Brian Eno Creates a List of 20 Books That Could Rebuild Civilization

Creative Commons image via Wikimedia Commons

Artist and music producer Brian Eno wrote one of my very favorite books: A Year with Swollen Appendices, which takes the form of his personal diary of the year 1995 with essayistic chapters (the “swollen appendices”) on topics like “edge culture,” generative music, new ways of , pretension, CD-ROMs (a relevant topic back then), and payment structures for recording artists (a relevant topic again today). It also includes a fair bit of Eno’s correspondence with Stewart Brand, once editor of the Whole Earth Catalog and now president of the Long Now Foundation, “a counterpoint to today’s accelerating culture” meant to “help make long-term thinking more common” and “creatively foster responsibility in the framework of the next 10,000 years.”

It so happens that Eno now sits on the Long Now Foundation’s board and has had a hand in some of its projects. Naturally, he contributed suggested reading material to the foundation’s Manual of Civilization, a collection of books humanity could use to rebuild civilization, should it need rebuilding. Eno’s full list, which spans history, politics, philosophy, sociology, architecture, design, nature, and literature, runs as follows:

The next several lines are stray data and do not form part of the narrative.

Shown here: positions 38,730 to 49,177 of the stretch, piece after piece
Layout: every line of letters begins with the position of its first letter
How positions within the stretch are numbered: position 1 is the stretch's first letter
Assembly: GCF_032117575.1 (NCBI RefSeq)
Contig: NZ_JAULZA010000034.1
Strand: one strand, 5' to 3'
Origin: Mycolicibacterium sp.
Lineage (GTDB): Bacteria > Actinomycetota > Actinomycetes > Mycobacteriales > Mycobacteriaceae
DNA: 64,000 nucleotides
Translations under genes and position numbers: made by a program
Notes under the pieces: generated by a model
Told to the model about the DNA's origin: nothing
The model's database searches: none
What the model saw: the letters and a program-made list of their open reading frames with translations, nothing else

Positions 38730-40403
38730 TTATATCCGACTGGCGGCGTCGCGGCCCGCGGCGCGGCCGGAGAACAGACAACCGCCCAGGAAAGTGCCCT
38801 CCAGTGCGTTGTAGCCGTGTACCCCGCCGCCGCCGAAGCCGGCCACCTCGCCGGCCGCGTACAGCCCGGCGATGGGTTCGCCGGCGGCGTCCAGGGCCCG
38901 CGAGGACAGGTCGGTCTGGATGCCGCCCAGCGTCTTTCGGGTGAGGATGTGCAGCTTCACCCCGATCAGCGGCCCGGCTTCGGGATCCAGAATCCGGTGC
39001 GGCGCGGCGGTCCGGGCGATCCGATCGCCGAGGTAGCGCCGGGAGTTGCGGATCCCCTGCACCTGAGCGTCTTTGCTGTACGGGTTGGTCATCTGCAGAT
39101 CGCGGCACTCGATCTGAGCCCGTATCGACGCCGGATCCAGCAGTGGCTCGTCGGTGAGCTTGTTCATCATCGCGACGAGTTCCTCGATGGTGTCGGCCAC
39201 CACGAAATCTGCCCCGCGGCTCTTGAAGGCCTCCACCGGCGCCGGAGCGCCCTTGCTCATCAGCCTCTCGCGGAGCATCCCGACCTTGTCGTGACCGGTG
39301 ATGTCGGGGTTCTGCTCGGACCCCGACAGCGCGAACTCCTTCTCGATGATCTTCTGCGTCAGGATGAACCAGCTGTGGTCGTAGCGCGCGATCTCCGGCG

If you’d like to know more books that have shaped Eno’s thinking, do pick up a copy of A Year with Swollen Appendices. Like all the best diarists, Eno makes plenty of references to his day-to-day reading material, and at the very end — beyond the last swollen appendix — he includes a bibliography (below), on which you’ll find more from Christopher Alexander, a reappearance of Rorty’s Contingency, Irony and Solidarity, and even Steward Brand’s own How Buildings Learn (on a television version of which the two would collaborate). You can find other writers and thinkers’s contributions to the Manual of Civilization here.

Note: An earlier version of this post appeared on our site in 2015.

Related Content:

David Bowie’s Top 100 Books

Jump Start Your Creative Process with Brian Eno’s “Oblique Strategies”

Brian Eno on Creating Music and Art As Imaginary Landscapes (1989)

What Books Could Be Used to Rebuild Civilization?: Lists by Brian Eno, Stewart Brand, Kevin Kelly & Other Forward-Thinking Minds

What Books Should Every Intelligent Person Read?: Tell Us Your Picks; We’ll Tell You Ours

Neil deGrasse Tyson Lists 8 (Free) Books Every Intelligent Person Should Read

The 10 Greatest Books Ever, According to 125 Top Authors (Download Them for Free)